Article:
I like this Board. I received a very constructive evaluation. Sometimes an evaluation is, “You’re great, we love you,” which is nice, but not helpful. Sometimes it’s “We think you’re awful, we can’t wait until your contract expires,” which is not pleasant or helpful. This Board does a good job.
One of the suggestion/comments has had me thinking ever since. They thought the sermons I preached from outlines were actually more engaging and real than the ones I preached from a manuscript. As some of you may remember, I did preach from outlines for a while earlier this year, but went back to manuscripts (I don’t remember why).
The truth is, at least for yesterday, that procrastination and the temptation of time spent with friends instead of the sermon got the best of me this past week—so while I knew where I wanted to go with the sermon, I hadn’t sat down with it and worked on it. So what I preached from was my outline (detailed), with needed facts, quotes, names, etc—factual stuff—written in, and the rest left to me, or more accurately, to the Holy Spirit moving in me. Well, the Spirit did some moving indeed—turned out to be a good sermon, and they said so.
My seminary preaching professors kept pushing us to preach from outlines, and I resisted greatly.
But now I have to admit, they were right. Imagine that!
With the manuscript, I was tied to that as to what to say—of course I would depart from time to time, but most of what I said was right there in front of me, and I didn’t feel free to go beyond it—and I didn’t have the spontaneity of simply talking, either.
So I’m going back to outlines for a while. It doesn’t mean any less preparation—but it may allow me to improve my preaching!
Friday, June 08, 2007
Cathy of the RevGalBlogPals ring asks:
Suppose you were told to pack some essentials for a trip to get away from the hustle and bustle of everyday life.
Describe your location, in general or specific terms and....
1) What book(s) will you bring?
2) What music accompanies you?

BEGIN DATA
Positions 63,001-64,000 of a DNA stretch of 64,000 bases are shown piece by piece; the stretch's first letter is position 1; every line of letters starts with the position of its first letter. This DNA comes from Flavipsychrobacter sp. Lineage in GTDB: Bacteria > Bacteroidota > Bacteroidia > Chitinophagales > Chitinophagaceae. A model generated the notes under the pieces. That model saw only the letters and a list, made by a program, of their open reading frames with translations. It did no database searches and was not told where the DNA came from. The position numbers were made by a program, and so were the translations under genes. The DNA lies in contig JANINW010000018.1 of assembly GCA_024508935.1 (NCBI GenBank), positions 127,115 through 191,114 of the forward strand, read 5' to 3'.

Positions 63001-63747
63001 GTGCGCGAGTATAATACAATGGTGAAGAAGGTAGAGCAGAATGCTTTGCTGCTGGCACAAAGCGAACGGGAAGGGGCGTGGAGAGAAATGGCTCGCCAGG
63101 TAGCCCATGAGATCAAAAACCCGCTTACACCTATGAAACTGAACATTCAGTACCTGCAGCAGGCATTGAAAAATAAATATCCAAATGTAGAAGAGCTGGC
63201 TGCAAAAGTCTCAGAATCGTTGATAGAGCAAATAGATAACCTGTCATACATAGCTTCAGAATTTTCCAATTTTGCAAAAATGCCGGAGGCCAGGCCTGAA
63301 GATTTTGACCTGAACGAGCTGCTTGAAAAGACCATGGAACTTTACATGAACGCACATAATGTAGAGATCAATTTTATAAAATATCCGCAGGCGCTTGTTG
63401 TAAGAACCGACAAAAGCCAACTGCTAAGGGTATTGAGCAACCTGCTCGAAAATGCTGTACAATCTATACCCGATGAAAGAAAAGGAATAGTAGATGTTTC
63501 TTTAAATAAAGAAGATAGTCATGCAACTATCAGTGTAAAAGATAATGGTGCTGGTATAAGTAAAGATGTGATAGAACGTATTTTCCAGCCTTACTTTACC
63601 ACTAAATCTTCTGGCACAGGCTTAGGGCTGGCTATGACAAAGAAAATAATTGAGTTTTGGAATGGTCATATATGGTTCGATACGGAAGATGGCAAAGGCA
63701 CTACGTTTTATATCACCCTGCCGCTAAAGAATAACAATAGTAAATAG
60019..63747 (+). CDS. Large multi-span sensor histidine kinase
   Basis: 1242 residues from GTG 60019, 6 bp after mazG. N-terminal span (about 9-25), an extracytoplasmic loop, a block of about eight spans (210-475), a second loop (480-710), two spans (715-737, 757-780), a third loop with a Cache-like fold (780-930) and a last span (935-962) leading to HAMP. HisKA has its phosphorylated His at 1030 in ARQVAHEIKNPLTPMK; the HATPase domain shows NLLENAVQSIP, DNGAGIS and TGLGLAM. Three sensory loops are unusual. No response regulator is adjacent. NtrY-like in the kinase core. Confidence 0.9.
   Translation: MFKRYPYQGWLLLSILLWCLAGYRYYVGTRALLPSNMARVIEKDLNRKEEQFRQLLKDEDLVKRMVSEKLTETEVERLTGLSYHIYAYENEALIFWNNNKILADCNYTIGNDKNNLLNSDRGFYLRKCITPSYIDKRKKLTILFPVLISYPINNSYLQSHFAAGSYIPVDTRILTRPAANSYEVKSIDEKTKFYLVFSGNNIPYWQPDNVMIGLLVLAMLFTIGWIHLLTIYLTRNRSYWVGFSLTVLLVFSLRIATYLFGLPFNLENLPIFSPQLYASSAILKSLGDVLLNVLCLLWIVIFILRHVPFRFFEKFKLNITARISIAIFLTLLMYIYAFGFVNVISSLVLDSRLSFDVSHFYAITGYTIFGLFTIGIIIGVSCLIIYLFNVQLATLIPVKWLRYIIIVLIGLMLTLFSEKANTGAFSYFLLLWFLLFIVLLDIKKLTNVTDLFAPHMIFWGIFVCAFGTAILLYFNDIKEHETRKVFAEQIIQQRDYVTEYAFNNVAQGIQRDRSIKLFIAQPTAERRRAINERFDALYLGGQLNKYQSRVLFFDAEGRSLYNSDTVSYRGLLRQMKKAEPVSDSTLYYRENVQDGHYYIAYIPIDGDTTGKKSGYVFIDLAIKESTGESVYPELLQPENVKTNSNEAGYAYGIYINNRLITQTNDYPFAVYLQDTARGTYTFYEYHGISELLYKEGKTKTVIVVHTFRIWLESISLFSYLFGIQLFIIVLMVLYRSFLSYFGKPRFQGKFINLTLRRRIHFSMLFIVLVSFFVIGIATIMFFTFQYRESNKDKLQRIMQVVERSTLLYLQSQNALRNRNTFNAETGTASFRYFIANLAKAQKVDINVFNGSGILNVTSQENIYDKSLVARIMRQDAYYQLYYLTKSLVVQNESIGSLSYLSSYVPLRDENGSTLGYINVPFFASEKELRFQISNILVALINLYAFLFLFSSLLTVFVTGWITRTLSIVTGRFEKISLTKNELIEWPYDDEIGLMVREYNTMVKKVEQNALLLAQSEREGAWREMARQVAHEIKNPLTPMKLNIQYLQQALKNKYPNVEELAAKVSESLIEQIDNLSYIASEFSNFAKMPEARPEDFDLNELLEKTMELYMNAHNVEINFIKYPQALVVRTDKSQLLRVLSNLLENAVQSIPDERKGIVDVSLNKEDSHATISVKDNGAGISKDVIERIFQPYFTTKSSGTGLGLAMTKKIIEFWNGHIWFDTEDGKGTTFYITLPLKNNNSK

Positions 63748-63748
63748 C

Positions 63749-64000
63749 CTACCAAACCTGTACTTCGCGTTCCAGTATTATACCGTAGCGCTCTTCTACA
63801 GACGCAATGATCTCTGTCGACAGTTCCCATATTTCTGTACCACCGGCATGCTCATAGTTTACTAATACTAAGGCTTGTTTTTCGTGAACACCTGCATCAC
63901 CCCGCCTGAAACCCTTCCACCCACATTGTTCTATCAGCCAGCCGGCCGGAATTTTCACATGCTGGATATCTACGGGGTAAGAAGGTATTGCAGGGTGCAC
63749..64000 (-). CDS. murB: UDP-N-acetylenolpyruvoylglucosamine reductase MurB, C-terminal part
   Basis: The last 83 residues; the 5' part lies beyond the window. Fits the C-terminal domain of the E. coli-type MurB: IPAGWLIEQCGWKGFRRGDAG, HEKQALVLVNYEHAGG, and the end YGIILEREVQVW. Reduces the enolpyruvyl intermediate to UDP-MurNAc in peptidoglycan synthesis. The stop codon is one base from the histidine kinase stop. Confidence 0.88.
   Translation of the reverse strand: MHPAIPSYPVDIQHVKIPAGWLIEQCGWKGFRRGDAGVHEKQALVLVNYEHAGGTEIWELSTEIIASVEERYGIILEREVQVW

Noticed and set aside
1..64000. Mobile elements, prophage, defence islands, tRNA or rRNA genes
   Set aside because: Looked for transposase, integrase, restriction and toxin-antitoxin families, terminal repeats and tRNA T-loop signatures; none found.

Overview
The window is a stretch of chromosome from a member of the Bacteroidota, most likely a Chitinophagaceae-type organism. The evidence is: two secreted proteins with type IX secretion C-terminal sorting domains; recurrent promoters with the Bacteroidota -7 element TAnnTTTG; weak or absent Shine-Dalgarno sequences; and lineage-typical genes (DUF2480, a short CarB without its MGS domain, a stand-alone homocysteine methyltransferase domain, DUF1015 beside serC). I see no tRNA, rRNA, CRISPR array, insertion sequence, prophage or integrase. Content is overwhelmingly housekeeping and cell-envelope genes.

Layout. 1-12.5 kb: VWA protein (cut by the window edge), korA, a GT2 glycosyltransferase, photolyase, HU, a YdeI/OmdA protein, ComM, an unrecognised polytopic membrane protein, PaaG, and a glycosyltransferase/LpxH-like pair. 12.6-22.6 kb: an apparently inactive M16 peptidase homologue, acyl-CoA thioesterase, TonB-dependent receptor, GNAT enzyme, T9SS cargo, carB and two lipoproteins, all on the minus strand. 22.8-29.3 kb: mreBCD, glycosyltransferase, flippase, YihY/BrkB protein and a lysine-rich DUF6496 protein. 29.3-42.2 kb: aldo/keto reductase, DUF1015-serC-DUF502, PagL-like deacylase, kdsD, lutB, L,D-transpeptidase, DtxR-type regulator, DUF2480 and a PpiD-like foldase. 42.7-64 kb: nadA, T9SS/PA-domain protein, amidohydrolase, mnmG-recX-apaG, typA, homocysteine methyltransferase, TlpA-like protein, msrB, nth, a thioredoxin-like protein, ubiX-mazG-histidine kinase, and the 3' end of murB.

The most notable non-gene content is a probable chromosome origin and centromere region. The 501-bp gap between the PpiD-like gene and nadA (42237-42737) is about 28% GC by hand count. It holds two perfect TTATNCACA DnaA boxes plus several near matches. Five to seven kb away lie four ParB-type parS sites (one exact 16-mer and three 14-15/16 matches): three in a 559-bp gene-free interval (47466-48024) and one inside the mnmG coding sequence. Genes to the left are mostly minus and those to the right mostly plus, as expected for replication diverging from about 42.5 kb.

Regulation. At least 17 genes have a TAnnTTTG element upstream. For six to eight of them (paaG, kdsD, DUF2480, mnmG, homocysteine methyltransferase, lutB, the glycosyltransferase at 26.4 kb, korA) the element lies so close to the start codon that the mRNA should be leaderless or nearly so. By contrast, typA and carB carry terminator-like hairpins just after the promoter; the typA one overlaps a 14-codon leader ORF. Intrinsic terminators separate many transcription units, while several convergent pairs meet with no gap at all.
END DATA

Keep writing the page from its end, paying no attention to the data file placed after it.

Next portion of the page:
3) What essentials of everyday living must you take (as in the health and beauty aids aisle variety)?
4) What technological gadgets if any, will you take with you or do you leave it all behind?
5) What culinary delights will you partake in while there?
As a bonus question, what makes for a perfect day on vacation for you?
Well, this one is near and dear to my heart. I’m up to my nose in stuff—I realized the other day that I have exactly three days in June with nothing scheduled—which means I’ll be using them for writing sermons. July is going to be even worse, I think, with my denomination’s conference the first week, three weddings, and our local Pride celebration (for which I am vice-chair) the rest of the month. I am so getting away in August.
Location: At the moment, I’m leaning towards my favourite retreat centre, GilChrist, in southern Michigan. I had a very fulfilling week there this past fall. On the other hand, that would be solitary, and while in some ways I will probably want a break from people, I’m not sure I want to be totally alone. On the other other hand, I don’t have a special someone to go anywhere with, so it may be a moot point. Maybe the ideal location would be one that offers opportunities for both socializing and solitary reflection.
Books: A mix of fun things I’d like to read and may even have started but haven’t been able to find enough me-time to read and those things I want to read for professional development or that are simply more serious. Are we looking for titles? Here are a few: Iliad, Dan Simmons; Praying Twice, Brian Wren; The History of Sexuality Michel Foucault; In Memory of Her, Elisabeth Schuessler Fiorenza; The Gospel and Science Fiction, Gabriel McKee; catching up with my New Yorkers.
Music: A mix of kd lang (of course), my meditation music,and Loreena McKennitt, with Brit Boy’s house music mixes (great for a workout), and some Bob Seger and Jimmy Buffett for road music.
Essentials: Shampoo. Toothpaste and brush, hairbrush. Soap. Deodorant. Razor. That’ll do it.
Technology: Well, if I had an iPod, I’d take that, but as it is, I’ll take a CD player (whether personal or portable), and my laptop. Even if there’s no Internet (maybe especially if there isn’t) since that’s how I now write—journals, letters, etc..
Food: The meals I enjoyed on my retreat last fall have set a pattern for me. Roast chicken, cheese, salad, fruit, crackers, eggs (a variety of ways). A few relishes and snacks—sweet gherkins, lime corn chips. Of course, that’s for a retreat where I’m doing the cooking. If I were at a hotel/resort/spa/B&B, I’d explore whatever is good locally—specialties, local wines/beers, fruits, etc.
Perfect day: sleep later (but not too late), journal on the deck/balcony over coffee, big breakfast, sight-seeing/shopping/seminar/galleries with a congenial companion in the morning, late lunch, back to home base for reading/writing/swim/walk, then with/after dinner conversation with a larger group. The rest depends on the company…!!
Tuesday, June 05, 2007
One son, graduated.
One friend and her daughter, baptised.
Many meals (steamed crabs, BBQ, Pakistani, Italian), eaten.
Many friends, reunited; many more stories told and memories remembered.
One exhausted RP heading for bed.